Apple has still not provided a comprehensive solution to the Gatekeeper exploit that was first reported in September 2015. Fortunately, the security reseacher that found the bug has released a tool to patch up the problem.
(Photo : Apple)
The built-in anti-malware Gatekeeper system has been a feature in Apple’s OS X since 2012. It has been instrumental in protecting Macs all over the world from cyberattacks, but in late September of last year, reports revealed that a researcher has discovered a bypass for Gatekeeper that is very easy to carry out.
Even with Gatekeeper at its strictest settings, security firm Synack director Patrick Wardle shared that it can be bypassed through the use of app bundles. While Gatekeeper carries out several checks on apps before they are launched on a Mac, it does not prevent apps from running or loading other apps or dynamic libraries from an alternate directory. This is because Gatekeeper only verifies the first application that the user launches.
The security flaw allowed Wardle to carry out a malicious download that contained both a legitimate app signed by Apple, but bundled with a hidden and unsigned malicious file. When the download was launched on a Mac, the legitimate app was also able to run the malware without Gatekeeper preventing it from doing so.
“Gatekeeper has one job: to block unauthenticated code coming from the Internet,” said Wardle. “We’ve completely bypassed this. To me, Gatekeeper is no obstacle at all.”
Wardle previously said that Apple has been notified of the exploit, with the company already working on fixing the security issue. However, the Gatekeeper security hole was not patched up with the rollout of OS X El Capitan in October 2015, and to this day, almost four months since it was exposed, the vulnerability has still not been addressed.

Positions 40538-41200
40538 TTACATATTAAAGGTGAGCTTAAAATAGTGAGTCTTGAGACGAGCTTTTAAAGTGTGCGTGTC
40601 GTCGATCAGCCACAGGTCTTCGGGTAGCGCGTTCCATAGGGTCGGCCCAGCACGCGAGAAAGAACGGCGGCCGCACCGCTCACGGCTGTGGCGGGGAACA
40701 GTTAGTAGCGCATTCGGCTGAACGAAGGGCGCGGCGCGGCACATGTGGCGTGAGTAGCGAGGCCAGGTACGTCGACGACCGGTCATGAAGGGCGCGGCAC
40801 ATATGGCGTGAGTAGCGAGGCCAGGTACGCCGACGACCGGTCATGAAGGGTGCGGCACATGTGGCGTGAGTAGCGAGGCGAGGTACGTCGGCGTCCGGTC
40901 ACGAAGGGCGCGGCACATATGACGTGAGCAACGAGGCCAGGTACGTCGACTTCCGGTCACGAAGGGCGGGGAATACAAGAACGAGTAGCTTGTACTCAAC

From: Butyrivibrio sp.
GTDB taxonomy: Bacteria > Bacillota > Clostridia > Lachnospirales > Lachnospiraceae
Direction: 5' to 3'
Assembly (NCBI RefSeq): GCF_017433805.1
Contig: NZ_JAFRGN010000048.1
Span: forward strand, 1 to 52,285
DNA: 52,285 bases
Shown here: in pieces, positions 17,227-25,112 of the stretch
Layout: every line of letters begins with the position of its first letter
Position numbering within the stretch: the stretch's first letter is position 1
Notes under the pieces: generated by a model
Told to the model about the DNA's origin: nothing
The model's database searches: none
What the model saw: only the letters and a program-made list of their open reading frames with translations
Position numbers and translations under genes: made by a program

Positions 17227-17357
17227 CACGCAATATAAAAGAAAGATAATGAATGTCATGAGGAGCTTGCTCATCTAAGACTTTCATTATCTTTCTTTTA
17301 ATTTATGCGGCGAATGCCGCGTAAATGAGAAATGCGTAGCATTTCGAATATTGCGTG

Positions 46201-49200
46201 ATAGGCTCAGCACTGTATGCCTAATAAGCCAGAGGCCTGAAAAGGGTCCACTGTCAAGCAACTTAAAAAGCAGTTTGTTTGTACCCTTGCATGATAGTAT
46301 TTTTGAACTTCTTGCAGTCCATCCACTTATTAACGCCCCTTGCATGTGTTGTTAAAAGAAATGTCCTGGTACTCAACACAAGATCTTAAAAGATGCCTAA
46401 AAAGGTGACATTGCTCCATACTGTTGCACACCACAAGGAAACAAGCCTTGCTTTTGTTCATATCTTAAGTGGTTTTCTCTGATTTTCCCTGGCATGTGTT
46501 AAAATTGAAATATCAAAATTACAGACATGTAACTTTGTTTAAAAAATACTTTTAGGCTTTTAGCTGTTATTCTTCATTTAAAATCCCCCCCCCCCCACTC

In a blog post on Synack’s website, Wardle said that he will have a presentation at the hacker convention ShmooCon titled “Exposing Gatekeeper,” which will be a full teardown of the vulnerability.
In the post, Wardle challenges the claim made by Apple that Gatekeeper is able to block the launch of untrusted code, protecting Macs from tampered downloads and trojans. He said that even on a fully-patched OS X 10.11.2, Gatekeeper remains easy to bypass. Wardle even posted a video on how he injected OS X malware into the download of an unsuspecting user.
In an interview with news website Macworld, Wardle explained that the patches Apple released last year to address his first disclosure of the Gatekeeper issue were very thin. Instead of the patches completely fixing the exploit utilizing downloaded executables, Apple only blocked one vector that is related to dynamic libraries and blocked certain apps which could be subverted. Wardle told Apple about this, and said that Apple will be releasing another patch, but all that the company would do is to blacklist the new binary that he found.
Wardle maintains that Gatekeeper should be making more broad inspections on software before they are first launched, not just on the subset that the software presently examines.
Apple told Wardle that it is currently developing a more comprehensive solution, with Apple confirming that more improvements are being applied to Gatekeeper. However, Wardle remains frustrated with the partial solutions that Apple is applying, as attackers can simply check out the security release notes of Apple and reverse engineer whatever the company has fixed to check if the solution was not comprehensive.
“Apple isn’t as proactive or aggressive about security as they should be,” Wardle said.
In the meantime, Wardle has released a personal tool named Ostiarius that would do a better job than Gatekeeper in the prevention of such attacks for the protection of OS X users, as it could block the execution of all unsigned Internet binaries.
Ostiarius is a kernel extension that will automatically block all unsigned binary or applications from the Internet, regardless of the Mac’s system settings. Whenever the tool does its job, a message will be entered into the Mac’s system log which specifies what Ostiarius blocked.
As Ostiarius runs on the kernel level, it is able to provide global protection that affects all the Mac’s users.